The UK government has chosen the HyNet and the East Coast carbon capture, utilisation and storage projects in northern England as initial beneficiaries of a £1 billion ($1.38 billion) pot of state funding, with the Scottish Cluster as a backup option if talks with either of the preferred contenders fall through.

This news emerged just a few hours before Energy Minister Greg Hands unveiled the UK’s long-awaited Net Zero Strategy, setting out in detail the nation's plan to reach legally binding targets to become a carbon neutral economy by 2050.

The UK's CCUS cluster sequencing process was launched this May, with this technology described by the government as essential in meeting its net zero targets.

Westminster aims to have at least two CCUS schemes up and running by the mid-2020s and four operational by 2030 at the latest.

According to the government, the ambition is for this technology to capture and store 20 million to 30 million tonnes per annum of carbon dioxide by 2030, forming the foundations for future investment and potential export opportunities.

CCUS, said Hands, will be "crucial" for industrial decarbonisation, low carbon power, engineered greenhouse gas removal technologies "and delivering our 5GW by 2030 low carbon hydrogen production ambition."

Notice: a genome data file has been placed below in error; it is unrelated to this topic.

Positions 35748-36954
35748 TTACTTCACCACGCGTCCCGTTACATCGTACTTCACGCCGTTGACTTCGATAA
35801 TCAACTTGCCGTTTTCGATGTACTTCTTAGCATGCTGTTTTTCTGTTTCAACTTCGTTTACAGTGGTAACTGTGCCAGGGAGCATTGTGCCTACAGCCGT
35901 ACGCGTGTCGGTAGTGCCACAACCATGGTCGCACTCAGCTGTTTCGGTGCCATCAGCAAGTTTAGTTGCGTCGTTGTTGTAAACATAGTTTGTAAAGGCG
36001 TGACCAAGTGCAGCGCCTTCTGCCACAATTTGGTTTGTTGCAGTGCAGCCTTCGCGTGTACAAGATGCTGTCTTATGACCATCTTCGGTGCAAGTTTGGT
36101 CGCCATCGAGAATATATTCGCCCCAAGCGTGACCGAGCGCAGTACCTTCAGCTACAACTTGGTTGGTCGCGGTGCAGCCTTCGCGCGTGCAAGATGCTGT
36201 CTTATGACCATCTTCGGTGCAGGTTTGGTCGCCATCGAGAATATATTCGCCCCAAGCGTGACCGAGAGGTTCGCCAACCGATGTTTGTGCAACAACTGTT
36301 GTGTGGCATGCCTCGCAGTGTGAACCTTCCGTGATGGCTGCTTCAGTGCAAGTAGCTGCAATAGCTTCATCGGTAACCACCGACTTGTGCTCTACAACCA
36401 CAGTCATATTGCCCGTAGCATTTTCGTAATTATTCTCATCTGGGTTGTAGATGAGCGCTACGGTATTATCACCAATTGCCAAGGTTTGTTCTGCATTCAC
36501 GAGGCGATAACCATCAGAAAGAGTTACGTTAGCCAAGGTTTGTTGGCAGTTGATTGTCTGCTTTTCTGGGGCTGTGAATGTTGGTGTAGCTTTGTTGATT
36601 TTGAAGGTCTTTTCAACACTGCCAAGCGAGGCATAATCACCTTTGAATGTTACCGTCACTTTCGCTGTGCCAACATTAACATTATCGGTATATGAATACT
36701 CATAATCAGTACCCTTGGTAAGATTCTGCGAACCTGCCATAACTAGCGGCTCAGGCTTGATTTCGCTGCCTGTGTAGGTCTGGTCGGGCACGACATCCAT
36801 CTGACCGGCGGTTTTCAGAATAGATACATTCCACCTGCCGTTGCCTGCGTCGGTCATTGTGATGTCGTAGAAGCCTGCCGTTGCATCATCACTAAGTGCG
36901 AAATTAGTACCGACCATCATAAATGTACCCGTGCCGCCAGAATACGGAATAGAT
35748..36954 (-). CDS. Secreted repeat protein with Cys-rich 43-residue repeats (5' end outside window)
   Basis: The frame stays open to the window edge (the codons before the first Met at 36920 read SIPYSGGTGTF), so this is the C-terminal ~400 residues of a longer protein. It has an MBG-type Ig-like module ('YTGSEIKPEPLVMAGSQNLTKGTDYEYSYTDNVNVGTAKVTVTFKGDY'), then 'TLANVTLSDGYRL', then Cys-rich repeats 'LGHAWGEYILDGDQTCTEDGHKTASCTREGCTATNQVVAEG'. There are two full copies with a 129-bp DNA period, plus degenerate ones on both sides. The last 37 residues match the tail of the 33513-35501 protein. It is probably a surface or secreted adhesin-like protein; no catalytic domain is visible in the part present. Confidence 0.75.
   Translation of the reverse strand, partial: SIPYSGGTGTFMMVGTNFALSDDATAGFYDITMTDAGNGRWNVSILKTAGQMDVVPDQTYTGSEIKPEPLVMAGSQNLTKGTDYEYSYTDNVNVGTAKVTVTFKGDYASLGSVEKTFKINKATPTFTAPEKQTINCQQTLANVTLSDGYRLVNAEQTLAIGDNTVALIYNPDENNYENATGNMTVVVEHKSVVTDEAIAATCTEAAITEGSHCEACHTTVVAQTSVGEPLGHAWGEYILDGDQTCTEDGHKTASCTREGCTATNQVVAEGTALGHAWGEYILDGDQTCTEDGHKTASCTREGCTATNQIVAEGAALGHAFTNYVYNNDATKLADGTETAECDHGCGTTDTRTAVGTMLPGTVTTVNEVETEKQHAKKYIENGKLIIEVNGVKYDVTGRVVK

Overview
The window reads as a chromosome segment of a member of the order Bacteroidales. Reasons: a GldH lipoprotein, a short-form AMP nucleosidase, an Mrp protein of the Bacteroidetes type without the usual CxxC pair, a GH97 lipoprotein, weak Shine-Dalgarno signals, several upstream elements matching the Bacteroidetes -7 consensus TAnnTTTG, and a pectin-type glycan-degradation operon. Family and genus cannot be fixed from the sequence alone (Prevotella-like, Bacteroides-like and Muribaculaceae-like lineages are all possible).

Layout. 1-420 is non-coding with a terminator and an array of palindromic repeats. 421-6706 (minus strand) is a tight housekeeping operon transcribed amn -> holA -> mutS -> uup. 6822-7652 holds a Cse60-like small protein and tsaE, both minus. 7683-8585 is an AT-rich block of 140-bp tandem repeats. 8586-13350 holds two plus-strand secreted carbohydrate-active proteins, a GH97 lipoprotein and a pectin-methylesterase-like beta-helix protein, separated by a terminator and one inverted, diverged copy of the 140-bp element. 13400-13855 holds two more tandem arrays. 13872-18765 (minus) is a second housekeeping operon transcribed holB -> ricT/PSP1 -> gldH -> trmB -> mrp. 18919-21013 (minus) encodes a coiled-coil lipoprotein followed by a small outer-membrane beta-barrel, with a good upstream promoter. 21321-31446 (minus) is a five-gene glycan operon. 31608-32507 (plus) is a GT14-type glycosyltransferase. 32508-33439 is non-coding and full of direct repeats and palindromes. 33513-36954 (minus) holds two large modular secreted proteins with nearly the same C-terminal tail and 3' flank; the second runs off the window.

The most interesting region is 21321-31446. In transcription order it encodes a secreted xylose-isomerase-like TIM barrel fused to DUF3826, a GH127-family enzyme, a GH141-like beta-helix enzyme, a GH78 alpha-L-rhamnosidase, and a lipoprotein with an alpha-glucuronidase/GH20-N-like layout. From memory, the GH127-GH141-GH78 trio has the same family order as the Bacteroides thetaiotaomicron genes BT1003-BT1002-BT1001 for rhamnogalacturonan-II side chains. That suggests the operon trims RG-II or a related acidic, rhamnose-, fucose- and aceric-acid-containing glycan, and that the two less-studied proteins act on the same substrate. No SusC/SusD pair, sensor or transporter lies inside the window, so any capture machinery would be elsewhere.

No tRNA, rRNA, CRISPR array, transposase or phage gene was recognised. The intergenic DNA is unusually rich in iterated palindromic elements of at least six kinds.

The HyNet, East Coast and Scottish clusters are pinning their hopes on coming up with technically and commercially viable CCUS solutions that would dovetail with their longer term goals of producing hydrogen.

These and many other planned clusters in the UK aim to produce 'blue' hydrogen from non-renewable energy sources, while deploying CCUS equipment to reduce carbon dioxide emissions associated with these production processes.

HyNet states that, by 2030, it aims to produce over 30TWh per year of blue hydrogen - derived from natural gas feedstock - for onward distribution and storage.

It intends to store the captured CO2 - about 10 million tonnes per annum by 2030 - in depleted natural gas reservoirs in Liverpool Bay.

The East Coast cluster aims to transport and store up to 27 million tpa of CO2 emissions by 2030 and supply 10GW of blue hydrogen by the mid-2030s.

The government’s cluster sequencing process — via the £1 billion CCS Infrastructure Fund (CIF) intends to provide industry with the certainty needed to deploy this technology at pace and at scale.

There is a separate public financing mechanism - the £240m Net Zero Hydrogen Fund - for CCUS-enabled blue hydrogen projects.

The government says proponents of CCUS-enabled blue hydrogen schemes can draw on the fund to support capital spending, while a return on private sector capital and operating expenditure will be supported through a hydrogen business model.

Because hydrogen projects will have a separate capital fund to draw from, capital support through CIF, says the government, "will not be extended to this sector," although its stresses that CCUS-enabled blue hydrogen projects "may benefit" from CIF-supported transport and storage infrastructure.

Greg Hands, UK Minister of State for Energy, Clean Growth & Climate Change, said this morning: “I am confirming that Hynet and East Coast have been confirmed as track 1 clusters for the mid-2020s and will be taken forward into negotiations.”

In a statement to parliament, he said: “If the clusters represent value for money for the consumer and the taxpayer then, subject to final decisions of ministers, they will receive support under the government’s CCUS programme.”